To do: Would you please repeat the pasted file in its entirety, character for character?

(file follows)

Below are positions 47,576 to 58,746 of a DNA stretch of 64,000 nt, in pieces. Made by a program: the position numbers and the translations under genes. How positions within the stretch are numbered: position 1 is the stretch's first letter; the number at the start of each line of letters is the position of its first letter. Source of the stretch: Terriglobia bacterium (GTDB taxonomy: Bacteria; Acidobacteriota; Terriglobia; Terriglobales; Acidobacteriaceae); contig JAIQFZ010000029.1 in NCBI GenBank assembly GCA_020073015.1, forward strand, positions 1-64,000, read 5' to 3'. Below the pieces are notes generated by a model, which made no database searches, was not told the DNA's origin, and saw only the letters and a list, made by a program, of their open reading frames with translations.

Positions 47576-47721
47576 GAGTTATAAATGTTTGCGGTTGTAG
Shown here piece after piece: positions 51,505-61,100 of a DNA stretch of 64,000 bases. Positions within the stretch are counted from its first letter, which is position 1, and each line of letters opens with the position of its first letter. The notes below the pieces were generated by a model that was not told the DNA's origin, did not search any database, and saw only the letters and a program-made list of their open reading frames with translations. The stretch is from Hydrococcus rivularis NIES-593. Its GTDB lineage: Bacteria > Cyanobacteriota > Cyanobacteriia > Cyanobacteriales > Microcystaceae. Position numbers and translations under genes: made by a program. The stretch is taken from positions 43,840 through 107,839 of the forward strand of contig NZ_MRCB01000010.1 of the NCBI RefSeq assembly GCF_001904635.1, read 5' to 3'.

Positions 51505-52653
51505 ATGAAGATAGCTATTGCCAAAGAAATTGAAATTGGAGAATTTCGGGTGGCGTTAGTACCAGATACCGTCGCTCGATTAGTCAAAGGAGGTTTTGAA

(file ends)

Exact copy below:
Below are positions 47,576 to 58,746 of a DNA stretch of 64,000 nt, in pieces. Made by a program: the position numbers and the translations under genes. How positions within the stretch are numbered: position 1 is the stretch's first letter; the number at the start of each line of letters is the position of its first letter. Source of the stretch: Terriglobia bacterium (GTDB taxonomy: Bacteria; Acidobacteriota; Terriglobia; Terriglobales; Acidobacteriaceae); contig JAIQFZ010000029.1 in NCBI GenBank assembly GCA_020073015.1, forward strand, positions 1-64,000, read 5' to 3'. Below the pieces are notes generated by a model, which made no database searches, was not told the DNA's origin, and saw only the letters and a list, made by a program, of their open reading frames with translations.

Positions 47576-47721
47576 GAGTTATAAATGTTTGCGGTTGTAG
Shown here piece after piece: positions 51,505-61,100 of a DNA stretch of 64,000 bases. Positions within the stretch are counted from its first letter, which is position 1, and each line of letters opens with the position of its first letter. The notes below the pieces were generated by a model that was not told the DNA's origin, did not search any database, and saw only the letters and a program-made list of their open reading frames with translations. The stretch is from Hydrococcus rivularis NIES-593. Its GTDB lineage: Bacteria > Cyanobacteriota > Cyanobacteriia > Cyanobacteriales > Microcystaceae. Position numbers and translations under genes: made by a program. The stretch is taken from positions 43,840 through 107,839 of the forward strand of contig NZ_MRCB01000010.1 of the NCBI RefSeq assembly GCF_001904635.1, read 5' to 3'.

Positions 51505-52653
51505 ATGAAGATAGCTATTGCCAAAGAAATTGAAATTGGAGAATTTCGGGTGGCGTTAGTACCAGATACCGTCGCTCGATTAGTCAAAGGAGGTTTTGAA